2020 Summer Solstice

Yesterday was the 2020 Summer Solstice. The days are getting shorter and already we are heading towards winter. June has been damp and very cool. Junuary, my Vancouver friend called it. The sunrise on the longest day illustrates this well.

Despite this, the world finally greened up.

(That is the mail truck in the background. We have mail three times a week.)

Around Riske Creek, on the way to town, the balsam root daisies made a spectacular show. They don’t grow this far west.

The full moon was drowned in cloud, but three days later I got a shot of it on its low summer trajectory.

I have had no volunteers this month. The ones that want to come are stuck on the far side of our borders, some half way across the world. Those that are already in Canada have found a place they like and are keeping their heads down, reluctant to move. A couple plans to arrive at the beginning of July. So I have had to do all my work alone! (Gardening, mostly.)

As always with poor weather, there were sometimes bits of sun in the mornings making dramatic light-scapes.

Beavers dammed the creek last year and kept my pond full. (It used to dry out in a hot summer.) This spring, it has been full of life. I can only assume that the constant water has encouraged duck food, especially for the diving ducks.

Hooded merganser

Ring-necked ducks

Lesser scaups

I see the beaver occasionally – usually when the light is too poor for a photograph – but muskrats, who seem to have appropriated the old beaver house, are much in evidence.

But the best entertainment came from a family of common goldeneyes.

Baby ducks and geese are programmed to follow the first thing they see that moves, which is usually Mum. But this mum kept flying to another pond and leaving them to their own devices. The babies zoomed everywhere like mini speedboats, even when their mother was present.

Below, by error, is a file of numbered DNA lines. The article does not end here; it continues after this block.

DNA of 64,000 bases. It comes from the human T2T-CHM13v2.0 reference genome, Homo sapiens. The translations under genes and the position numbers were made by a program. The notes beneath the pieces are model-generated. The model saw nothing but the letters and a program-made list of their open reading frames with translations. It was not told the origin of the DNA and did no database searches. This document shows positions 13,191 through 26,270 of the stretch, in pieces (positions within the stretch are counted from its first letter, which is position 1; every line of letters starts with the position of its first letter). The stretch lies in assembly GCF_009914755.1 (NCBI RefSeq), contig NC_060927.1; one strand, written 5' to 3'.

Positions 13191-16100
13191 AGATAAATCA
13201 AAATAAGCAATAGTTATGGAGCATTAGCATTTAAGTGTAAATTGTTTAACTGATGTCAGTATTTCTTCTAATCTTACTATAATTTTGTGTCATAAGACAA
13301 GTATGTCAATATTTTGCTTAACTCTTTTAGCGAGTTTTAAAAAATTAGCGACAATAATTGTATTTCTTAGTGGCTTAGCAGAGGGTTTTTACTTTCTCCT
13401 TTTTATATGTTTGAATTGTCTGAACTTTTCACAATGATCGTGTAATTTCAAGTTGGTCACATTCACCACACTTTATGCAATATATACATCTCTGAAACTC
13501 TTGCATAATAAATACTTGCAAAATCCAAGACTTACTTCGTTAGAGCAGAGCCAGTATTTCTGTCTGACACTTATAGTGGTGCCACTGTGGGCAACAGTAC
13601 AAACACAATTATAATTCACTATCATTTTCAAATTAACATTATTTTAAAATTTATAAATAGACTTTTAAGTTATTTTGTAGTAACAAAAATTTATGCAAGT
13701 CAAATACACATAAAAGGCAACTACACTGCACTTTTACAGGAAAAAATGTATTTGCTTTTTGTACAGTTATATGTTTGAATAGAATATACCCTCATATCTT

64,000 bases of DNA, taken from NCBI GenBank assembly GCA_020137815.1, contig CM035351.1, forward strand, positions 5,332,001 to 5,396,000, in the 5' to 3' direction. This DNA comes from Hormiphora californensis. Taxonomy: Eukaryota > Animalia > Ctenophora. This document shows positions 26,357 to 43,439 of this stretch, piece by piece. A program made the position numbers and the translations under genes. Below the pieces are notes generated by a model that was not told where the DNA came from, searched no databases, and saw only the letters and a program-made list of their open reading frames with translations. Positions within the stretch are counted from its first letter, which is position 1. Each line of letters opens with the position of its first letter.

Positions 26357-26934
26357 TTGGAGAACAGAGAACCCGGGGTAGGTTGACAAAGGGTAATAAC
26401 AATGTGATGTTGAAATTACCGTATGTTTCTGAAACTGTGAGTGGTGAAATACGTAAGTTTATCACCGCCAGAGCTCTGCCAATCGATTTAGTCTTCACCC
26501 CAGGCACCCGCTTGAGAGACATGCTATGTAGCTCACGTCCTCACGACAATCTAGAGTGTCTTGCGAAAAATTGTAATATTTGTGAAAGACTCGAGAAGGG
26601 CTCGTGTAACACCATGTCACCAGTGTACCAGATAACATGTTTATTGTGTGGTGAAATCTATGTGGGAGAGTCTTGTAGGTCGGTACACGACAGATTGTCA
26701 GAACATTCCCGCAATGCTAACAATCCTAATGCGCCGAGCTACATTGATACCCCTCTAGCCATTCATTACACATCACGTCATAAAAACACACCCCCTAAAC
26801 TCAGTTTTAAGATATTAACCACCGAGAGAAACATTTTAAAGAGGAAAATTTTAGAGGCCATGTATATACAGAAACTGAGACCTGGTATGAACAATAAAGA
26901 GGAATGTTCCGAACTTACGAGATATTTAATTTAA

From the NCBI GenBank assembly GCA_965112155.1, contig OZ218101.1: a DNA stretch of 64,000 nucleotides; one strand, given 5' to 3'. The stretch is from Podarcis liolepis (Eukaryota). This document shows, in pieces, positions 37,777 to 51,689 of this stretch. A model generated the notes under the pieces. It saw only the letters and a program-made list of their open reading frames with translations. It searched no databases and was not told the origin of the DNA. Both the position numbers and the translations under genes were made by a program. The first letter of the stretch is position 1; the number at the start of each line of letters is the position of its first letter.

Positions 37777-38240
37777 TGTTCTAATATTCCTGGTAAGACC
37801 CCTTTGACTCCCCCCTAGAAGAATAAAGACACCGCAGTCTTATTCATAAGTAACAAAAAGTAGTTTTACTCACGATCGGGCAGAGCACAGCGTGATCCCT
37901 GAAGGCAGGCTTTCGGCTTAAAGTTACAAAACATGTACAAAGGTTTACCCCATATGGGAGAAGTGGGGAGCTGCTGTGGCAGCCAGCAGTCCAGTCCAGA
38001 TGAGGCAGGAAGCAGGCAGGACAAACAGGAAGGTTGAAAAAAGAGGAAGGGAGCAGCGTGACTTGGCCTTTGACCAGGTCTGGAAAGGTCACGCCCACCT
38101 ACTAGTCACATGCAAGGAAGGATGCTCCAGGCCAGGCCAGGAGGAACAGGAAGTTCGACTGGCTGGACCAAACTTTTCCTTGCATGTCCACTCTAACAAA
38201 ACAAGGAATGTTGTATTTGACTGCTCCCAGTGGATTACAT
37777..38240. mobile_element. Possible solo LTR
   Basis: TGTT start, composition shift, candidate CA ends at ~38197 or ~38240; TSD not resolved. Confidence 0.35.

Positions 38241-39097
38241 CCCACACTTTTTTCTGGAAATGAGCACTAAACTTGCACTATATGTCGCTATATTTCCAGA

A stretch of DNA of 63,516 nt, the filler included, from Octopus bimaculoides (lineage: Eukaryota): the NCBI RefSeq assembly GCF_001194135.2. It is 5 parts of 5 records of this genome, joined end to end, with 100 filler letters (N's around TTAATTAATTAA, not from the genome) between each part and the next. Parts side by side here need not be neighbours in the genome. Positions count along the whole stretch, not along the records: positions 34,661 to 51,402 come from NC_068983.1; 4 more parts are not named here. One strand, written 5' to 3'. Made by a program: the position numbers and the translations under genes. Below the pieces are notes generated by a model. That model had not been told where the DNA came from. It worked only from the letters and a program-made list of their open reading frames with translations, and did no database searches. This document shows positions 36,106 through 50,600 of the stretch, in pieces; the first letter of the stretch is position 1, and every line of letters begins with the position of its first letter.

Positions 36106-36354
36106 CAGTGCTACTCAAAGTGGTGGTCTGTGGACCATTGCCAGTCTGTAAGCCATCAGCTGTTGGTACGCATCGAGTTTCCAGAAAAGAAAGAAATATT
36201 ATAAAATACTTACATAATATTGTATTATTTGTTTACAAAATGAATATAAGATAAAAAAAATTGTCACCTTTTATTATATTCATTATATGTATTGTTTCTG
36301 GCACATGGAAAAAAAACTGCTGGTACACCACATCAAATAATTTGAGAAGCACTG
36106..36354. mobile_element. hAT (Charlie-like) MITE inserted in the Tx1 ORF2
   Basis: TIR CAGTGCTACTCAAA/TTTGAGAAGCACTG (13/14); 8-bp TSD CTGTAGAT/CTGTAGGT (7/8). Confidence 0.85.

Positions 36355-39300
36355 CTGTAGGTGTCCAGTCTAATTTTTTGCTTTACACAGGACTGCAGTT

A rare moment of family bonding. On day one there were 7, now there are 5.

Ducks lay a lot of eggs as their offspring have a poor survival chance. A couple of days later, there were 2.

The following day, Mum was on her own, and that was the last I saw of any of them.

Remember this picture from last November that someone dubbed an “animal graveyard”?

Well now the garden has come into its own.

Silky phacelia and Jacob’s ladder.

As everywhere, our social events have been cancelled. No cattle drive party, no spring craft market, no gymkhana. So it was a real treat to have an Event! Here are members of the Fire Cache learning how to use radiophones. (One man is wearing a mask because his wife works in a Covid ward in Vancouver – however, she was healthy and had stayed 2 weeks when she visited, so there was very little risk; however, the man was kindly being conscientious.) Otherwise the virus is so far from us we hardly need to worry. In any case, keeping social distance is easy.

The radiophone lesson was followed by the Search and Rescue AGM, which had been cancelled in March. Most of the same people are involved. Although we all live isolated lives, it was a rare treat to have a social event.

It was also a rare treat to get sunshine – it has been raining and blowing when we left home. The gloomy weather was back the next day.

So I grabbed the chance of a few hours sun to cross the new bridge over the creek and climb to the south bluff.

I was doubly rewarded to see a mule deer down by the river on the way home. At first, there was only one baby.

And then there were two!

About wilderness dweller

I have lived for more than 30 years as a Wilderness Dweller. Most of that time was in cabins I built myself far from the nearest road, high in the mountains of British Columbia, Canada. My "retirement" home is accessible by a bush road but still far from neighbours. I live off the grid, and operate this blog by solar-powered satellite internet.
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